Roy McKittrick, Attorney General, and Wm. Orr Sawyers, Assistant Attorney General, for respondent.

(1) The main instruction given in this cause properly states the law. Sec. 3735, R. S. 1929; State v. Rosegrant, 93 S.W.2d 971, 338 Mo. 1153; 25 C. J., pp. 611, 638, secs. 40, 75; State v. Keyes, 196 Mo. 163, 93 S.W. 801. (2) There was substantial evidence to support the verdict, hence defendant's demurrer was properly overruled State v. Cooper, 85 Mo. 260; State v. Roberts, 201 Mo. 727, 100 S.W. 484. (3) The amended information is sufficient in form and substance. Sec. 4095, R. S. 1929; State v. Foley, 247 Mo. 629, 153 S.W. 1010. (4) There is nothing to show that the jury were prejudiced or biased in their verdict by improper quarters for their deliberation. 16 C. J., p. 1072, sec. 2518. (5) The defense of honest belief in the truth of all representations made to the prosecuting witness was not unreasonably restrained by the court's ruling to defendant's evidence. State v. Riddle, 179 Mo. 296, 78 S.W. 606; State v. Whitworth, 126 Mo. 582, 29 S.W. 595. (6) Testimony of neighbors who were at the same time defrauded by defendant and co-conspirators by misrepresentations and conduct similar to alleged misrepresentations is properly admitted in evidence. State v. Fischer, 297 Mo. 174, 249 S.W. 46; State v. Donaldson, 243 Mo. 474, 148 S.W. 79; State v. Bayne, 88 Mo. 609. (7) There was no error in permitting the prosecuting attorney in his opening argument to state that defendant was not located by the officers for several months after the alleged crime. State v. Johnson, 192 S.W. 442; 16 C. J., p. 551, sec. 1062; State v. Witherspoon, 231 Mo. 721, 133 S.W. 323.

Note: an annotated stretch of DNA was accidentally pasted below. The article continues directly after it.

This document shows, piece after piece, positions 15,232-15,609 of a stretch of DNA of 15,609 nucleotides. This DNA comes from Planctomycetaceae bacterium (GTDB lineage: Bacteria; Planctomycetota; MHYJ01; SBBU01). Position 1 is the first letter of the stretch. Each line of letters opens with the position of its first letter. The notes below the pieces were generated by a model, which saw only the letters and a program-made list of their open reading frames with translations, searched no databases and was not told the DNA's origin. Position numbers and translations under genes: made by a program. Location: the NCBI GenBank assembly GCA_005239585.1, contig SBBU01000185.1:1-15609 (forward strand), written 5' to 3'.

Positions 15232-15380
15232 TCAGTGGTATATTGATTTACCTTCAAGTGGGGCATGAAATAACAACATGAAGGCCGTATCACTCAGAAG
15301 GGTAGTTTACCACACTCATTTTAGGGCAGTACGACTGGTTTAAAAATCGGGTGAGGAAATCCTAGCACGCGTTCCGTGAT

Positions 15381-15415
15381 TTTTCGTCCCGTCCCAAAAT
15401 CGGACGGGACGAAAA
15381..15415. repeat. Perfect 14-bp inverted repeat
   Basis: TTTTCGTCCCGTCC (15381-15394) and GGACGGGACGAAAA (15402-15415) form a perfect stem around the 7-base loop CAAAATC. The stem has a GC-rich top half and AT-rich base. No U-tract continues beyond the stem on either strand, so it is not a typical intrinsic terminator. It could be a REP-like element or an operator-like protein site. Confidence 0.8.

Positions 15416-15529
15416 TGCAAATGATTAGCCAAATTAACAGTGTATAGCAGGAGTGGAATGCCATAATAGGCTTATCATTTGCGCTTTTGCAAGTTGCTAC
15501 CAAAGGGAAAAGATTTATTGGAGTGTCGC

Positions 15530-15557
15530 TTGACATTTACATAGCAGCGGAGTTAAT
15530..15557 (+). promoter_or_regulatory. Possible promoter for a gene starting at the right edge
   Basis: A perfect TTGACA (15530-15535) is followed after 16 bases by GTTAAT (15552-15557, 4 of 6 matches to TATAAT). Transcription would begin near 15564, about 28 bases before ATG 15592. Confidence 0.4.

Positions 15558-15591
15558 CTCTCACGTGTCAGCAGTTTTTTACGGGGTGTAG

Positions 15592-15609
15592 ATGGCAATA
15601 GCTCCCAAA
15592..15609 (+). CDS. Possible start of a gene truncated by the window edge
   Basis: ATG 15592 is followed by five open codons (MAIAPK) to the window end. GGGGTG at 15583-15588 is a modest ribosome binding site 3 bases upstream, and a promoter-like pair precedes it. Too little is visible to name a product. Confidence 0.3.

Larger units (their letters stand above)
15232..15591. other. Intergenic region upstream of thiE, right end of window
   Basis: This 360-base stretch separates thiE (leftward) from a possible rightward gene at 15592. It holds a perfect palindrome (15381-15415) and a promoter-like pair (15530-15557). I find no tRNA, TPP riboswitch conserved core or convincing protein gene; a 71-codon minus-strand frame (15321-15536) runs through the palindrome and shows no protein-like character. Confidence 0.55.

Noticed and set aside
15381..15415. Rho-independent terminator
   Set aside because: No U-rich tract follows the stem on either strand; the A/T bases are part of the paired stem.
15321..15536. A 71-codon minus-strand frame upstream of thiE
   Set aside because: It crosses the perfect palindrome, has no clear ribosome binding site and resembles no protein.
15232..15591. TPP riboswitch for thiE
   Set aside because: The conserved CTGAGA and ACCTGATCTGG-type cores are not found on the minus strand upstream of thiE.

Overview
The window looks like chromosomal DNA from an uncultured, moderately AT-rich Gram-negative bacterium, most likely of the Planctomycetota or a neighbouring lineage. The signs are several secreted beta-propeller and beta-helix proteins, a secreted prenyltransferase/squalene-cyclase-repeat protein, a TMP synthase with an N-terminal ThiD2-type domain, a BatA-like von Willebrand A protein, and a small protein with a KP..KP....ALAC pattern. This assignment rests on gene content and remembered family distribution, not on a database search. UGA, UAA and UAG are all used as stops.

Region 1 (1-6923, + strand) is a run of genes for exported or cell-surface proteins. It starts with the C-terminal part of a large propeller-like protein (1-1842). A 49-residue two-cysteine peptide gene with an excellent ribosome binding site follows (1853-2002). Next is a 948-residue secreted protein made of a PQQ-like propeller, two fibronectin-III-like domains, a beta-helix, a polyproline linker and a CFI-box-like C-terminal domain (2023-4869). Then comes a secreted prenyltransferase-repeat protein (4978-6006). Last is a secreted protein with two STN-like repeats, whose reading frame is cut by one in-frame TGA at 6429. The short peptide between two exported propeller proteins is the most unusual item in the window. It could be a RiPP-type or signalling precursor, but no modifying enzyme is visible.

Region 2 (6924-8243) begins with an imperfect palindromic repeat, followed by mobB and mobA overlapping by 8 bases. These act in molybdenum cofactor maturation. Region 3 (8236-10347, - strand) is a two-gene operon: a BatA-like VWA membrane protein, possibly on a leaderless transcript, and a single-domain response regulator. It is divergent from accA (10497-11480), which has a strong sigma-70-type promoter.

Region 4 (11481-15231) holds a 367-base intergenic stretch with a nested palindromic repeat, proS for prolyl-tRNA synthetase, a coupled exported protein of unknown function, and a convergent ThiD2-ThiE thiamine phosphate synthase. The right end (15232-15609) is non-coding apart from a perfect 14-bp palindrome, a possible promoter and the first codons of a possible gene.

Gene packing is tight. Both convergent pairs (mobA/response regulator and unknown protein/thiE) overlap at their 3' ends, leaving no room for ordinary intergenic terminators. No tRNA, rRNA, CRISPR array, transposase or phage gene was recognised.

Westhues, C. Cooley and Bohling, CC., concur.